If using a foam-based wash or cleansing gel, the product should be applied with your fingertips directly to damp skin. This should be done for as long as it takes to generate lather and target all areas of facial skin.

Consider double-cleansing. This removes sweat, bacteria and old skin cells, as usual, then a second round of cleansing will clean much deeper into the pores to remove any impurities. While there are no rigorous scientific trials that show the anti-ageing benefits of double cleansing, there is plenty of evidence that suggests pollution and environmental toxins can accelerate the ageing process.

Taking at least a minute to do a water-based cleanse will ensure you gain all the benefits from your cleanser and its ingredients. On average, most people only spend about twenty seconds on cleansing, which isn’t enough time to massage the cleanser in properly.

We need to be sensible about cleansing, as over-washing can lead to dryness, sensitivity and irritation – rather than a glowing complexion. The ideal cleanser should be sulphate-free to avoid stripping the skin of its natural oils, and it’s important not to rub the skin too harshly.


There are a number of reasons our skin starts to sag. Firstly, there is a reduction in the levels of collagen and elastin, which provide the skin’s structural support. This occurs due to factors such as exposure to UV rays. Secondly, there is a loss of facial fat, the absence of which causes the face to droop. Lastly, there is reabsorption or loss of bone of the face over time and the skin can no longer tighten around it resulting in sag.

Always wearing an SPF, ideally of at least factor 30, is a simple step to take to get that glowing complexion, as it is key for protecting against UV rays. Ultraviolet is a key culprit in ageing skin and one of the primary reasons skin loses its elasticity.

Secondly, invest in antioxidant serums that include ingredients such as vitamin C, vitamin E, ferulic acid, resveratrol that can limit free radical damage caused by UV light but also improve sunscreen action.

Thirdly, use a night-time retinoid product. Retinoids have been shown in trials to improve collagen production and reduce pigmentation over time. I am sceptical of products that claim to lift and tighten skin that has already started to sag. There is little scientific evidence that firming products have any profound, lasting effects on the skin.

There are skin tightening treatments that you can get done by a professional such as radiofrequency and ultrasound devices. Both methods are thought to promote collagen production over time resulting in a reduction of skin laxity. These treatments are reasonably low key and have a short recovery time, however, multiple treatments are usually necessary and there can be temporary redness, swelling or numbness following a procedure. As always, talk to a professional before undertaking any kind of new treatment.


Dark circles have a number of causes but using brightening agents around the eye such as vitamin C, as well as peptides and caffeine may help to a limited degree, and get you that bit closer to achieving a dewy, glowing complexion. If, however, the dark circles are due to a loss of facial fat underneath the eye, then no amount of topical eye cream will reduce the appearance of the shadow which may develop. This is because treatments are unable to penetrate deep enough into the skin.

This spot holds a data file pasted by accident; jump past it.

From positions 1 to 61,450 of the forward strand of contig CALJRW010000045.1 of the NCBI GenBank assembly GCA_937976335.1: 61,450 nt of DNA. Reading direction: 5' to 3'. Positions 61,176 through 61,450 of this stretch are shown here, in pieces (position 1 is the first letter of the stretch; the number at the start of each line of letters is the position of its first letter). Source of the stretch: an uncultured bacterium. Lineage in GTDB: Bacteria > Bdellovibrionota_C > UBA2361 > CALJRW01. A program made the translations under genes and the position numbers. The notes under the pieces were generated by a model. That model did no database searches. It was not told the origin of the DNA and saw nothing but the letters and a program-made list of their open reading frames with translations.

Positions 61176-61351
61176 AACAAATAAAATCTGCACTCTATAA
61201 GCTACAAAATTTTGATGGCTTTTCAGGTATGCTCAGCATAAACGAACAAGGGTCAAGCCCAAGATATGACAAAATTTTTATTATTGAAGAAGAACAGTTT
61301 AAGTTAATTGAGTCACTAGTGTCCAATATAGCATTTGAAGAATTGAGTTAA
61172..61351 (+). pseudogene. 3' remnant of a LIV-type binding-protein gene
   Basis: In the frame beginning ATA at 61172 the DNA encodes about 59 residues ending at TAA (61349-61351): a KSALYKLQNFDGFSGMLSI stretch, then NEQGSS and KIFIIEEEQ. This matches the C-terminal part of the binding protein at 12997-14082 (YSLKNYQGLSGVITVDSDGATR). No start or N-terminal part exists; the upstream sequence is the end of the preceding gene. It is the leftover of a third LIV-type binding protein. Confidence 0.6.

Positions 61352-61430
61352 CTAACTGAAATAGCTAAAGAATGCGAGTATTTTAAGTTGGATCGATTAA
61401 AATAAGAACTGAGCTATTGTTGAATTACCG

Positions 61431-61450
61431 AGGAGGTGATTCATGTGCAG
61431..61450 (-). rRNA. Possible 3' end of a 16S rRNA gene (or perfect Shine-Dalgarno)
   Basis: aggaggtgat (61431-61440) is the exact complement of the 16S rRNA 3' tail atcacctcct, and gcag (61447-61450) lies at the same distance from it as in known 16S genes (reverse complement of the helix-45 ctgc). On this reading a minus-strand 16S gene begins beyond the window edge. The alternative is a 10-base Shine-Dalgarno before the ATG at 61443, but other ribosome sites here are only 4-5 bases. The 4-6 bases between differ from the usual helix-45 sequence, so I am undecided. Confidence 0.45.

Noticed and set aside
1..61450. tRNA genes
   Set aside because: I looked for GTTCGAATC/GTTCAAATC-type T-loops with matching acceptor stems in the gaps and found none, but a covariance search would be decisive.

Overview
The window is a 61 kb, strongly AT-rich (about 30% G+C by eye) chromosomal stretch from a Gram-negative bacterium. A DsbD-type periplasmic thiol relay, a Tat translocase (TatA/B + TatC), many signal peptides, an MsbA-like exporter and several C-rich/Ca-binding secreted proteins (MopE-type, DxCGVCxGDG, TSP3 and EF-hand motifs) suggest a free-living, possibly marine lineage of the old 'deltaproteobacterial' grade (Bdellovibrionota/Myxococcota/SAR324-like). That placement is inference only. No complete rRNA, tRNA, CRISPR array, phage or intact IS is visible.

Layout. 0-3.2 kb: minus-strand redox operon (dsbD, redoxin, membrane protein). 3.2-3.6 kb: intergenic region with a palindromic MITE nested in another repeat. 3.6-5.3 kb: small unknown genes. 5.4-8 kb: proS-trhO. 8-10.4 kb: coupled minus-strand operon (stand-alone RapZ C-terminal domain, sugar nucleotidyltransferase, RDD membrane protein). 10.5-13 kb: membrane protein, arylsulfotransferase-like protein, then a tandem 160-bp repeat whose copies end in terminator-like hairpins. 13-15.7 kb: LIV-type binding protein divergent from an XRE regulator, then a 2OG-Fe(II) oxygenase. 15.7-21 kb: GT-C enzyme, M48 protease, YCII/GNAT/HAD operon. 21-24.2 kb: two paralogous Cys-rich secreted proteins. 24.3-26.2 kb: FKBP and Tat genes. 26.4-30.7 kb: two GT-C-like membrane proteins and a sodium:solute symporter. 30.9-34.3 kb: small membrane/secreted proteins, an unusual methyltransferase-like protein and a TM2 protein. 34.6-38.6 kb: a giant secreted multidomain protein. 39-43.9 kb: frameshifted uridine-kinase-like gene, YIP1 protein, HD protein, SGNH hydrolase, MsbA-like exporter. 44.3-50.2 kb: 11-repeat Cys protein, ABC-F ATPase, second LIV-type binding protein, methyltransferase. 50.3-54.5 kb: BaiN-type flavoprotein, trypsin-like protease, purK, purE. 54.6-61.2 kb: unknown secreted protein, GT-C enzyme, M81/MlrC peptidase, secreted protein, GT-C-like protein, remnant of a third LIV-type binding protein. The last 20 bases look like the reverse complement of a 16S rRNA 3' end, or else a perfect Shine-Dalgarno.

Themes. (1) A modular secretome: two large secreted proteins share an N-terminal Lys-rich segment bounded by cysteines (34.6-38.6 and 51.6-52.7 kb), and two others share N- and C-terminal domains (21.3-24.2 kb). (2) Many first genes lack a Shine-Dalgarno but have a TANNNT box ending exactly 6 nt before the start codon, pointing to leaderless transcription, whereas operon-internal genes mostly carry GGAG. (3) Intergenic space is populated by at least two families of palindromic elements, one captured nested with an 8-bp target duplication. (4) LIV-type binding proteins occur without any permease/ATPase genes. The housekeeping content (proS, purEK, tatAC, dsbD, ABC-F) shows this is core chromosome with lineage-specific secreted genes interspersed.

Keep fully hydrated, particularly during the warmer months or if you are suffering from sunburn. The skin also loses more water content as we sleep which can be a problem for normal or dry skin types. Always ensure you moisturise before bed as this is when your skin needs its extra moisture. Drinking a lot of water will not help with fine lines and wrinkles, however – a common myth that often gets thrown about.


Using multiple layers of products is not necessary for everyone seeking out that glowing complexion. It may be helpful in those with extremely dry skin, but it’s important to bear in mind that the more products that are used, the higher the chance of developing irritation or potentially even acne in susceptible skin types.

Your skincare routine should reflect your skin type. Cleanse twice a day with a cream cleanser or micellar water, and exfoliate to remove the upper layer of dead skin cells – this improves the skin’s texture, age spots and uneven skin tone which ultimately allows for better penetration of skincare products such as moisturisers or serums. Facial toners also have a number of positive roles in skincare – they can remove excess oils and makeup and balance the pH of your skin. Toners are useful for those with very oily or ac

ne-prone skin. They should be applied to a cotton pad and wiped over the skin surface. Serums contain high concentrations of active ingredients and should be used before moisturisers. They are fast-acting and lightweight. A few drops is plenty and applying to damp skin may increase their penetration – because damp skin is more permeable to products.


The skin on the neck is much thinner than the skin on the face, so it loses elasticity  and is one of the most noticeable signs of ageing. The neck has less of a support structure than the face, which leaves it prone to wrinkles, sagging and uneven skin tone. Many people still neglect the neck area, despite having a thorough skin care regime for their face, so treat them as one unit.

Despite there being numerous neck creams on the market, there’s no singular, quick-fix, anti-ageing ingredient specifically for this area. Just invest in high-quality face products and incorporate your neck into your daily skincare routine.


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